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Structural, molecular biology and the immunopathology of SARS-CoV-2: An updated review
  • Rahul Mallick,
  • Asim K Duttaroy
Rahul Mallick
University of Eastern Finland School of Medicine

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Asim K Duttaroy
University of Oslo Faculty of Medicine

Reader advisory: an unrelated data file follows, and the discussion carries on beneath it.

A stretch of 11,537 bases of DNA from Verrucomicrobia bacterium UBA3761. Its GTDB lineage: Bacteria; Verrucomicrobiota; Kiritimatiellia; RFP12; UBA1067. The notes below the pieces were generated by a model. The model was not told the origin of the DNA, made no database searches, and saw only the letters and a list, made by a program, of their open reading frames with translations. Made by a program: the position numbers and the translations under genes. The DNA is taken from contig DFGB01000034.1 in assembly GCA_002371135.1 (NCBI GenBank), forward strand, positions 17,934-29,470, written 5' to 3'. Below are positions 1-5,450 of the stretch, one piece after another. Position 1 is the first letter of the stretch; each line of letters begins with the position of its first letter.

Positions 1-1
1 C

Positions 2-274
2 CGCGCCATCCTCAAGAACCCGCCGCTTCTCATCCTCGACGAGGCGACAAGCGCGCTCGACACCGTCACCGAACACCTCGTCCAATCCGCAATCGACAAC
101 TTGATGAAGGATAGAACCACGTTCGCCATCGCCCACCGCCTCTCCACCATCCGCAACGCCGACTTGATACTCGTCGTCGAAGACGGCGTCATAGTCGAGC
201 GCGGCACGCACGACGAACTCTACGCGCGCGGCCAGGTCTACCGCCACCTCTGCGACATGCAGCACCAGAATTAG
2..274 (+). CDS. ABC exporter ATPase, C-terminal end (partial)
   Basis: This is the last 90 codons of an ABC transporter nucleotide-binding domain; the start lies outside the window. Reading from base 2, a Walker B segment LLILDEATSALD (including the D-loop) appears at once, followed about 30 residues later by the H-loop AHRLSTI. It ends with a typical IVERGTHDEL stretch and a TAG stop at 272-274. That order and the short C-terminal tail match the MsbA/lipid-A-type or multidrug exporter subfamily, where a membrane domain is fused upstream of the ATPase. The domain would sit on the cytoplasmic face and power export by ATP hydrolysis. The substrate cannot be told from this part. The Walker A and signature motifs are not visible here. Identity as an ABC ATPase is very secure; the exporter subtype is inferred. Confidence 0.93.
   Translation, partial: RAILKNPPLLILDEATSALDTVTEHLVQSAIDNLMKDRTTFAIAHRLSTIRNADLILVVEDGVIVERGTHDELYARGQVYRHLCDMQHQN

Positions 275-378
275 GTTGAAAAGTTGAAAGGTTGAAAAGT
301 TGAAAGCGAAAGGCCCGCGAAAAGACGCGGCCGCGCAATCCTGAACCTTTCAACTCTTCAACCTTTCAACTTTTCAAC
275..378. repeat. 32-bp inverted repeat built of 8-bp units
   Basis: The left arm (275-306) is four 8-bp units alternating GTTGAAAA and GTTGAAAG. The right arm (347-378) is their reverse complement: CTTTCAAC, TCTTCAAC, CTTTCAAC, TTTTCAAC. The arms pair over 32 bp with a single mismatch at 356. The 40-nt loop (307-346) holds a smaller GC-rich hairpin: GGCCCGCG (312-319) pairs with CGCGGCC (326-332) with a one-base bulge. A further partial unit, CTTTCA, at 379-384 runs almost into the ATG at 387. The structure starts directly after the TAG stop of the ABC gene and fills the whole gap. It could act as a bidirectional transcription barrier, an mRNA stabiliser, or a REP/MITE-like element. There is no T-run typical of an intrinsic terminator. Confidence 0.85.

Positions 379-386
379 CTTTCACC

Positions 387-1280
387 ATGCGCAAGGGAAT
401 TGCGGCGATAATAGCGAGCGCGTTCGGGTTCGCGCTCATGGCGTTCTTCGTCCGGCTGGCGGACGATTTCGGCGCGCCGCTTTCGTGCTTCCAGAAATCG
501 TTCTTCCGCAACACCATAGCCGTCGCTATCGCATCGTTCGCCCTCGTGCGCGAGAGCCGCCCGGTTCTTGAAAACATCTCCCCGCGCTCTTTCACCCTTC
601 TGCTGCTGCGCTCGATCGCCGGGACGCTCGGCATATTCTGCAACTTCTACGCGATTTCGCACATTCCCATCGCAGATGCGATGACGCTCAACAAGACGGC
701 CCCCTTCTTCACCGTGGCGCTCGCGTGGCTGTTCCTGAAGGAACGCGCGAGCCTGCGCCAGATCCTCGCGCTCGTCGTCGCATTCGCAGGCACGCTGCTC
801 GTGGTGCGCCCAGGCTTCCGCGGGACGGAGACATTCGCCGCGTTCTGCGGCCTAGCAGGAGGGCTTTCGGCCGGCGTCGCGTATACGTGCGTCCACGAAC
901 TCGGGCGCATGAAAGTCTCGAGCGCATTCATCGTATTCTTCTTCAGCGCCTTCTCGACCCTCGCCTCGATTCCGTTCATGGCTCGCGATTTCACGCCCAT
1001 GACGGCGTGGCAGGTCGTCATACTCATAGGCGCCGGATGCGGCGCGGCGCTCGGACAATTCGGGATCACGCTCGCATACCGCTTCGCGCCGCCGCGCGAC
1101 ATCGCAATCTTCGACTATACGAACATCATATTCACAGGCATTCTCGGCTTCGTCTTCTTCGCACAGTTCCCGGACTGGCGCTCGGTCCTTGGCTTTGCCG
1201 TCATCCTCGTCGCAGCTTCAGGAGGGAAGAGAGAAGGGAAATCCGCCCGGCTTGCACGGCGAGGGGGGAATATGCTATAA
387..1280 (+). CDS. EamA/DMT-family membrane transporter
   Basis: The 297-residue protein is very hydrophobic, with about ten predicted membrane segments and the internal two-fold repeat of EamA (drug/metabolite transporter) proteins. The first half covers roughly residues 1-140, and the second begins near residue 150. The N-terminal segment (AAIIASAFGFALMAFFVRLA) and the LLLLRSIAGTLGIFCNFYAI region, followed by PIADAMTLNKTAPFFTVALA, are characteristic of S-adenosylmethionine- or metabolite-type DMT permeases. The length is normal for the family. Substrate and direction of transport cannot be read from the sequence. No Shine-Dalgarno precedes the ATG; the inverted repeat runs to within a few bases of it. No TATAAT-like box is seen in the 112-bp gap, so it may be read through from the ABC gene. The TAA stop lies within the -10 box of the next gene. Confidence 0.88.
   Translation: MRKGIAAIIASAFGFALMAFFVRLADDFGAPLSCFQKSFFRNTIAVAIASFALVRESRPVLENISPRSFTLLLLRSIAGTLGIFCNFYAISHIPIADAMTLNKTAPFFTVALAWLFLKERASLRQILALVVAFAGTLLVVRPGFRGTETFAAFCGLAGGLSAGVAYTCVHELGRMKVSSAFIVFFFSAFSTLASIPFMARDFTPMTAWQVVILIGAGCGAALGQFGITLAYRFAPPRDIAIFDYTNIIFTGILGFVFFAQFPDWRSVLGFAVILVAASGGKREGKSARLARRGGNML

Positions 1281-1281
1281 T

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Coronaviruses are a group of enveloped viruses with non-segmented, single-stranded, and positive-sense RNA genomes. Human coronavirus infection causes respiratory diseases with mild to severe outcomes. In December 2019, a new outbreak of the novel coronavirus disease 2019 (COVID-19) emerged in Wuhan, China and spread around the world. Genomic analysis revealed that severe acute respiratory syndrome coronavirus (SARS-CoV-2) is phylogenetically related to SARS-like bat viruses. The intermediate source of origin of SARS-CoV-2 and its transfer to humans is not known; however, it acquired efficient human-to-human transmissibility while retaining human pathogenicity. Spike protein of SARS-CoV-2 has the potential furin-like cleavage site may play a significant role in virus entry. Receptor binding domain (RBD) of SARS-CoV-2 attaches with angiotensin-converting enzyme -2 (ACE2) of epithelial cells. The SARS-CoV-2 genome encodes four major structural proteins: the spike (S) protein, nucleocapsid (N) protein, membrane (M) protein, and the envelope (E) protein are involved in assembly, budding, envelope formation, and pathogenesis. Notably, E protein act as viroporin and there is no mutation found on E protein among SARS-CoV-2 strains. At present, the case fatality rate is estimated to range from 6 to 7%. COVID-19 is now a public health emergency of international concern. There is no clinically approved antiviral drug or vaccine available against COVID-19. This review summarized the latest information on the structural and molecular biology infectivity, host immune response and molecular immunopathology of the SARS-CoV-2.